Stereotactic Body Radiation therapy (SBRT) is an emerging modality of treatment for early stage non-small cell lung carcinoma. Concerns have arisen related to increased toxicities for medial tumors. We have developed a model of high dose, hypofractionated radiotherapy to the pulmonary hilum using the Leksell Gamma-Knife™. Sprague-Dawley rats received hypofractionated SBRT to the unilateral lung hilum using a custom immobilization device on the Gamma Knife. Each animal was individually scanned, treatment planned, and treated with either two 4 mm or one 8 mm collimated shots at escalating doses of 20, 40, and 80 Gy to the 50% isodose volume, encompassing the right mainstem bronchus. All animals were carefully followed post-treatment and imaged by plain film and CT. In addition, histopathological analysis of all rats was performed at selected time points. Animals treated with 4 mm collimated shots demonstrated no appreciable changes on plain films or sequential, follow-up CT scans, or histopathologically. Animals irradiated with the 8 mm collimator were less active, gained weight at a reduced rate, and demonstrated histopathological changes in 7/34 animals six months post-irradiation. Cellular atypia and interstitial pneumonitis were found, three of the seven of the animals showed clear bronchial damage and two showed vascular damage. Significant volume and time effects were found. Utilizing a novel Gamma Knife based animal model to study SBRT toxicity, it was found that the bronchus will tolerate small volumes of very high dose radiotherapy. It was postulated that radiation of the surrounding support stroma and normal tissue are important in the etiology of bronchial or hilar damage.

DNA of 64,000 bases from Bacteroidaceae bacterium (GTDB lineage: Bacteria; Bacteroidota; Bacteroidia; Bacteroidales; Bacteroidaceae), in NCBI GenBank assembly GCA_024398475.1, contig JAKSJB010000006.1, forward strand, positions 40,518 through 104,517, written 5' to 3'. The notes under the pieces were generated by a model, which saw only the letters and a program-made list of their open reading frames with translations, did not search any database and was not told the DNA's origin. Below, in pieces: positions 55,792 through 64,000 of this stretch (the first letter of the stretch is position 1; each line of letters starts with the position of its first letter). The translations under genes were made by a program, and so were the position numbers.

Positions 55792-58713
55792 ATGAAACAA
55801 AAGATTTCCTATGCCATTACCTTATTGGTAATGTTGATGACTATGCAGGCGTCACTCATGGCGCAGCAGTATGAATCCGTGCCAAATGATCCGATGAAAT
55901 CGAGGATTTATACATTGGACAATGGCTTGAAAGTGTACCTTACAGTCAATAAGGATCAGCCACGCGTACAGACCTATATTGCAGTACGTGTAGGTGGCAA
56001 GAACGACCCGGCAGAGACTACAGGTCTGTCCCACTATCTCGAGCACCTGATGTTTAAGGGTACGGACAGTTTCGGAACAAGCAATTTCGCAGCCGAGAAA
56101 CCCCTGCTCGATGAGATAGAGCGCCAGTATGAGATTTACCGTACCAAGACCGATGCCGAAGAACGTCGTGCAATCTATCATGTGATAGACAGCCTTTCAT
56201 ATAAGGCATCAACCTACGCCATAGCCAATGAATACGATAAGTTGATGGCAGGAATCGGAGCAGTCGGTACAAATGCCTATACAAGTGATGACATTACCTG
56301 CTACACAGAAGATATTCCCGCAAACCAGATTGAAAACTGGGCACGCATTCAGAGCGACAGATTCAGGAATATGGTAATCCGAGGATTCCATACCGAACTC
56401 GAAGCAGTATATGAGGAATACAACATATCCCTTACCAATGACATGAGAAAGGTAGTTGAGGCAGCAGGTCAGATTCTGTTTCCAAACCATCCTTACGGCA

- Animal model
- Gamma knife
- Lung cancer
- Stereotactic body radiation therapy
ASJC Scopus subject areas
- Cancer Research
- Radiology Nuclear Medicine and imaging